A memoir called “I Am a Dirty Immigrant” is the story of one man’s journey from the West Indies to West Virginia. Anderson Charles grew up in a tightly knit community in Grenada, and in 1986, moved to Kentucky to play basketball and attend college.
Back home, neighbors often pitch in to help raise each other’s kids and take care of people when they’re sick. And though he grew to love his newly adopted home of Appalachia, he said he initially had a difficult time finding that same feeling of community. The title of his book “I am a Dirty Immigrant” comes out of an experience he had, when coworkers at a telemarketing service labeled him a “dirty immigrant.” When he decided to write his story, he said he hoped it would highlight the commonalities between his life and of those in his new home of Appalachia.
“The reason why we have conflict with each other is because we don't know each other,” said Charles. “We just know what everybody tells us about each other.”
Anderson Charles was born on the British-ruled island of Grenada, which gained independence from Great Britain in 1974. Today, Grenada is the smallest independent country in the Western Hemisphere. Nearly half the residents identify themselves as Roman Catholics, but it was a protestant minister who convinced the 7-foot Grenadian to accept a full basketball scholarship at the Baptist-affiliated Cumberland College in Whitley County, Kentucky.
“I wasn't searchin' for freedom. I wasn't searchin' for equality and all of that stuff. We had that there already,” Charles said.
He wasn't ready for the many changes awaiting him when he arrived in Appalachia. “I landed in Kentucky and it was freezin', I wasn't prepared, I didn't have a jacket. I had one thin Caribbean-style shirt, so I was freezin'!”
A vegetarian accustomed to eating yams and other roots, Anderson was not prepared for American fast food. “I would get sick all the time, because my body wasn't used to that processed food. Most of the stuff I eat I cook, improvise with Caribbean recipes, and stuff, and put together.”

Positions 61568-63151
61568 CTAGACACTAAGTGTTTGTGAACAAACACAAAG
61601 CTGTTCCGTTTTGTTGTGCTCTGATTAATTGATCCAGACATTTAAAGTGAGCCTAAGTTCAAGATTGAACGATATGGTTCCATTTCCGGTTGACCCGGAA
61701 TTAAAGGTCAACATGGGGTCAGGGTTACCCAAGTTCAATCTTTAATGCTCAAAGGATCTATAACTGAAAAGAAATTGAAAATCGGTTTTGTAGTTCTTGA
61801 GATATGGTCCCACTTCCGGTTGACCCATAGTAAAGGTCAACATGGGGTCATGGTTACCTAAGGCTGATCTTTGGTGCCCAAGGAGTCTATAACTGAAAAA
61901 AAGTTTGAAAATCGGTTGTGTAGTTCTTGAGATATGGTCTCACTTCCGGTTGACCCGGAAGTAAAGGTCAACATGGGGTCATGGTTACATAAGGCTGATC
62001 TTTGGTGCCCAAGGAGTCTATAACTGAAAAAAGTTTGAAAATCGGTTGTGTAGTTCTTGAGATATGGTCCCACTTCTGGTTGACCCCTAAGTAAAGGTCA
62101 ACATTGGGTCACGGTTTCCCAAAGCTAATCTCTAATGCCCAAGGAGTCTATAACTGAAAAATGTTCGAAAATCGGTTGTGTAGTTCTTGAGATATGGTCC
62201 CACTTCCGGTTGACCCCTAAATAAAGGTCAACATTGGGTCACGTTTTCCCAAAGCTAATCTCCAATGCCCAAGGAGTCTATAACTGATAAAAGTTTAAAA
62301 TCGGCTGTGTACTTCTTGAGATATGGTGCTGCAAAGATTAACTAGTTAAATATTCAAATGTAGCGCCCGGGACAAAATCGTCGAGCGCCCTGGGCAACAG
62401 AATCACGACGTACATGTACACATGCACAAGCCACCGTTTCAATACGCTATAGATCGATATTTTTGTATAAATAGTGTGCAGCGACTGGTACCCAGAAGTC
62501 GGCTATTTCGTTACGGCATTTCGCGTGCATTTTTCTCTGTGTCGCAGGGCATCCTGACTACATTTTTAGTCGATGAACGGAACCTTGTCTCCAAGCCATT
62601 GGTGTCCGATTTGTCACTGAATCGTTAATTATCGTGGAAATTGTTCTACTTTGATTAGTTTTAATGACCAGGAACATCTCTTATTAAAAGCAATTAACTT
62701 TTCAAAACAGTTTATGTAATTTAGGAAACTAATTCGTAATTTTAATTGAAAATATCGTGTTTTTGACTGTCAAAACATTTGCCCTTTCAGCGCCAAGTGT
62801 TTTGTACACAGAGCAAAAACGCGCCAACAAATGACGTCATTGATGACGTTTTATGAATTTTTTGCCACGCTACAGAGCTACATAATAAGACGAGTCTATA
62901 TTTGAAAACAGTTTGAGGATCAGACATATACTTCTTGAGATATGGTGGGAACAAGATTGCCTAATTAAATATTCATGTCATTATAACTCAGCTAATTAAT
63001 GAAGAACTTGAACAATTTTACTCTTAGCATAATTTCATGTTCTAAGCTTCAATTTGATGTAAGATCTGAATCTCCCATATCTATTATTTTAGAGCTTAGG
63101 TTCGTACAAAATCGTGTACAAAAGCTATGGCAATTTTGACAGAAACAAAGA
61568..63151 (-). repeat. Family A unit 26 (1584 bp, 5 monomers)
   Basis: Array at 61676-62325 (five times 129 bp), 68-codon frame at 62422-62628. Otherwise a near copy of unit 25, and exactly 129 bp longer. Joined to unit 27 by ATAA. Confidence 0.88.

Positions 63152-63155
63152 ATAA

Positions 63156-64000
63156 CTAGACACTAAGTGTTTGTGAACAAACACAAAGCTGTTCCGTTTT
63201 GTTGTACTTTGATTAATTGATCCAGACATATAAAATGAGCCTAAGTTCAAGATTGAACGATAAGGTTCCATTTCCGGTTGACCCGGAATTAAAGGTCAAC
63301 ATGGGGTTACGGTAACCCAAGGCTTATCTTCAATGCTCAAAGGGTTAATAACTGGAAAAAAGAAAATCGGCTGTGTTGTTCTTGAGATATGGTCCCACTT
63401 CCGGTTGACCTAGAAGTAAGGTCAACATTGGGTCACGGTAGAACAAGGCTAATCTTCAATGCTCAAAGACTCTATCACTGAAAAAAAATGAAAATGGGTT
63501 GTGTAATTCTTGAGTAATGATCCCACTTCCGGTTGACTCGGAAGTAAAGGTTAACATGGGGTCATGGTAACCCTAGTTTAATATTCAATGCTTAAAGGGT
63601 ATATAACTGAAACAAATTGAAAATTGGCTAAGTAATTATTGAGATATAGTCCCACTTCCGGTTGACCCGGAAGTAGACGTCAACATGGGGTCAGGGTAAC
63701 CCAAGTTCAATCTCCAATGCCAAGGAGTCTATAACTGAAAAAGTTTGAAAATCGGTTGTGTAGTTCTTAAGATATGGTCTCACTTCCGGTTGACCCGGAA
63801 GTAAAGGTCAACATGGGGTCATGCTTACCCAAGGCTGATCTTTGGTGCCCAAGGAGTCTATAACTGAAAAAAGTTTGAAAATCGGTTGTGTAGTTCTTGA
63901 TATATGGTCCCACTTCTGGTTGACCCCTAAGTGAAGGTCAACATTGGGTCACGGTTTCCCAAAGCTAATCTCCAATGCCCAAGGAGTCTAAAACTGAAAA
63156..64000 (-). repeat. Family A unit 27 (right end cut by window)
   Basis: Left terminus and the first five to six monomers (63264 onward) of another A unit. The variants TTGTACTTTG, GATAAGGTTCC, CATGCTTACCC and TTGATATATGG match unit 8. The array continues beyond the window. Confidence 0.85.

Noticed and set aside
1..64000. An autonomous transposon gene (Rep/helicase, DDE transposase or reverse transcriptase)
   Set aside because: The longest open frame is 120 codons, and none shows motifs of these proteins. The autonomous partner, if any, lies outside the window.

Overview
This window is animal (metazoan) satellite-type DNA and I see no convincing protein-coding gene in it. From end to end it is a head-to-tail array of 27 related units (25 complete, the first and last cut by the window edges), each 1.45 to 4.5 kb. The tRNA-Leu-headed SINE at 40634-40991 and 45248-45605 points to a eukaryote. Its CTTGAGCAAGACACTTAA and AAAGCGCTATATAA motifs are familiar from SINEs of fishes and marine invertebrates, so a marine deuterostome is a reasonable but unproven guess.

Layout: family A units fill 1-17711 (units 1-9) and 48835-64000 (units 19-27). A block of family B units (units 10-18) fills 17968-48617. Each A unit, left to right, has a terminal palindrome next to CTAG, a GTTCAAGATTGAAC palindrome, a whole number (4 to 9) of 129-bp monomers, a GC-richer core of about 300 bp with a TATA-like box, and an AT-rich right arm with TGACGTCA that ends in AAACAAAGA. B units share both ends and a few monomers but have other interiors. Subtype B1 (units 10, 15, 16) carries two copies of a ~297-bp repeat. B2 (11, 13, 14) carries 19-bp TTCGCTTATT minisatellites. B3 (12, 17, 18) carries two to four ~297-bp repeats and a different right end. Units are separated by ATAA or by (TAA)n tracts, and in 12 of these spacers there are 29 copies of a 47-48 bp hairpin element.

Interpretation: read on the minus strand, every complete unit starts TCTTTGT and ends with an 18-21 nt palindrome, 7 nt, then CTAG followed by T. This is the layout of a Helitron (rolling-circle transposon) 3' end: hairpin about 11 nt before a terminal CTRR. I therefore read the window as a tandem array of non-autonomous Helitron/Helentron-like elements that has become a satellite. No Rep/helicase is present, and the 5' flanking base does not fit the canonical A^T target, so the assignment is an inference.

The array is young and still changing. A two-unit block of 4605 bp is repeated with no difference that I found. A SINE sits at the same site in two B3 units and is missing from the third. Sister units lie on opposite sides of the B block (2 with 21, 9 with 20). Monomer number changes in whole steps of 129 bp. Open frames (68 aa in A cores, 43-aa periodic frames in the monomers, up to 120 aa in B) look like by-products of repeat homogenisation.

Then he had to come to terms with American slang. “Where I'm from, it's like 86 percent African origin, so the slang is universal or national. There wasn't any difference in the slangs and the stuff that we used, so coming to America, I thought, it's Americans, they all speak the same. No, they don't,” said Charles.
He was also surprised to see American poverty.
“Some people expect the streets to be paved in gold, because we get the stuff about how good everything is here.”
But he started to see similarities between the people of Appalachia and his own community back home in Grenada. “I started realizing, well, they're not that different. They want to work hard, have a good livin' and live a normal, peaceful life. But here, they're all workin' from paycheck to paycheck just like me, just like we were in the islands.”
The realities of living in a third-world country force communities to work together in order to survive, Charles said.
“I was raised in a village, so we had that village atmosphere. If you have to go to work, you don't have to go get somebody to babysit, you tell a neighbor [to] watch your kids. If somebody's sick, we go in and take care of them. If somebody doesn't have food, we would cook and bring food to the house.”
If you want to travel, he recommends visiting places that are less traveled, to get a richer experience of real life in a different country. "Go talk to the villagers. Because that's how you're gonna know people. Don't go to a big city. Don't go to Paris; that'll be like goin' to New York. Talk to the people who live the culture and then listen to them, and you're gonna realize that you're not that different. We're not that different.”
With his book, "I Am a Dirty Immigrant," Charles brings readers face-to-face with the clashes of culture common in today's ever-transitioning world.
“I always laugh at people when they think the immigration issue is just a big thing here. It's all over the world, 'cause everybody's lookin' for a safer place to be.”
After a year at Cumberland College, Anderson married and moved to New York. He later relocated his family to Huntington, West Virginia, where he earned a degree in sociology at Marshall University in 2002.
This story is part of an episode of Inside Appalachia that explores why we need community and collaboration to thrive.